Tools For Learning

Inspiration for Parents & Educators

Quality Conversations with Kids

on October 27, 2014

imageListening to the quality conversations of my preschool granddaughter with her mom and dad amazes me with her use of big words in correct context. It started me wondering about quality vs quantity of words in young kids conversations with peers and adults. So I did a little research.

What I found out is a growing body of research conducted by Dr. Kathryn Hirsh-Pasek, a professor of psychology at Temple University suggests that the quality conversations with kids and their parents is of much greater importance than the number of words a child hears. It’s all about having fluid quality conversations with kids around shared rituals and objects, like pretending to have a tea party, or using a play telephone to have conversation with dad at work. Dr. Hirsh-Pasek says that this is the stuff from which great language is made.

In a previous University of Kansas study found that in quality conversations with kids, parental tone, responsiveness, and use of symbols affected a child’s I.Q. and vocabulary. So what can you do as a busy parent daily with your kids to further the quality of language in conversations? The answer is easy and doable: speak in diverse ways: use different verb tenses and elaborate more. Instead of just saying “the man”, try adding adjectives:”the big, tall young man”. These two tips will help your kid’s cognitive development. Breakfast, lunch and/or dinner is a great time to start modeling interactive quality conversations with kids.Include your kids in your family discussions, no matter how young they are. Rephrase sentences using simpler words for your toddlers so they can have an understanding of your discussions. What a powerful thing to do to raise the quality not only of their language but also of their knowledge and their understanding of words.

I always say:”Listen, really listen to your kids and what they have to say. If you don’t listen to the little things they say to you when they’re little, they won’t share the big things when they’re older.” Now, I would like to add to this and say:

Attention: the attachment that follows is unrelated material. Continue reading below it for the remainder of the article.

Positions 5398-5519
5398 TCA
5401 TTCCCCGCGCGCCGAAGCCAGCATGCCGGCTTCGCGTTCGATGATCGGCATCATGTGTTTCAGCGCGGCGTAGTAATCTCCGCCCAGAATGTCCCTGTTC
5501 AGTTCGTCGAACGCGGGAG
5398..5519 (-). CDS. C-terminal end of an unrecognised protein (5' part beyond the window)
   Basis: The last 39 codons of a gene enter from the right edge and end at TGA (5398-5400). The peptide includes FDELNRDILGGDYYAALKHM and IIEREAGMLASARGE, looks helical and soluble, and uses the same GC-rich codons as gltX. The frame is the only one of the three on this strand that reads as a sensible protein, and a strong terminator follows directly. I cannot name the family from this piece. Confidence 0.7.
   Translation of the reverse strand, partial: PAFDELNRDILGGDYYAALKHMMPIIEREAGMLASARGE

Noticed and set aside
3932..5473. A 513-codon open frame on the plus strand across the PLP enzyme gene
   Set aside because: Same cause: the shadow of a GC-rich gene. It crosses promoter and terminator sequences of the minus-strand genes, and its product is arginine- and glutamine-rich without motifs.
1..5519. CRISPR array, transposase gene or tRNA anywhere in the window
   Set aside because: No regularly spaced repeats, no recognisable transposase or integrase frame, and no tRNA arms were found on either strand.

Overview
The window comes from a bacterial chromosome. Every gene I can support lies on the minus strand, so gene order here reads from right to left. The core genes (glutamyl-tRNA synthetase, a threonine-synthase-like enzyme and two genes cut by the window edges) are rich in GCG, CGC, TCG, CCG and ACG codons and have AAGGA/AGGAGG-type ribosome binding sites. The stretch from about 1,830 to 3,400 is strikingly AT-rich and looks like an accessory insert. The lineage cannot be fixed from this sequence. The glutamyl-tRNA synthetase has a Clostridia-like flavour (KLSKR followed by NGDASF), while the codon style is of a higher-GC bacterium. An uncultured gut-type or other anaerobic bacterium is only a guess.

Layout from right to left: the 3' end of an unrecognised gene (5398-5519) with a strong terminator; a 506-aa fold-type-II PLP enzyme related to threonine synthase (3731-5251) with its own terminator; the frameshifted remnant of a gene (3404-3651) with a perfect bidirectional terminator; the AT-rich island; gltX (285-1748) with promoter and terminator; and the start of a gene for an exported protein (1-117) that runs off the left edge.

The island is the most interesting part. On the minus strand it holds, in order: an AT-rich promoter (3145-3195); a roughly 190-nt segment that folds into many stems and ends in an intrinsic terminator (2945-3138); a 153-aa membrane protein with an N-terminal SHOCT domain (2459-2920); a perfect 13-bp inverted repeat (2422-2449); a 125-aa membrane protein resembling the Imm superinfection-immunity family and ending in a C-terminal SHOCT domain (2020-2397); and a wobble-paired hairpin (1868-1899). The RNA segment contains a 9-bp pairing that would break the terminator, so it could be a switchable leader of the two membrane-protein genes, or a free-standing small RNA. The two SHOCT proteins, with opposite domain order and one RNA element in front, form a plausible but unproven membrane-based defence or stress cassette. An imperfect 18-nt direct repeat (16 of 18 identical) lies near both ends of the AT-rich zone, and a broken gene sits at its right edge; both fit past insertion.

“Talk to your kids, really talk to them and include them in your family time quality conversations with kids!” Observe what happens. Their vocabulary and understanding of words will grow and have meaning in their own conversations with you and others. And sometimes their use of words in context with amaze you and sometimes provide you with a good laugh!

A couple of weeks ago when I was babysitting my 3 year old granddaughter, she asked for what she terms a midnight snack before she goes to bed. We had a late dinner that evening so I filled her favorite blue cereal bowl up about only 1/4 full with her most liked cereal. To my surprise she said to me:
“Gigi, you’re ‘killing’me! Please give me more. I’m really, really hungry!” To my amazement, she heard, learned, and understood how to use this unexpected phrase in correct, perfect context. I wonder still where she learned that particular phrase. But what I do know for certain is that she or someone else was engaging in a conversation with someone that was not pleased in anyway, shape, or form, and she learned through that interaction how to use those words appropriately.

A note to the wise parent: Be careful and mindful of the particular words you share in your quality conversations with kids! If you don’t they may come back someday and haunt you! And by the way:”Happy Halloween!”

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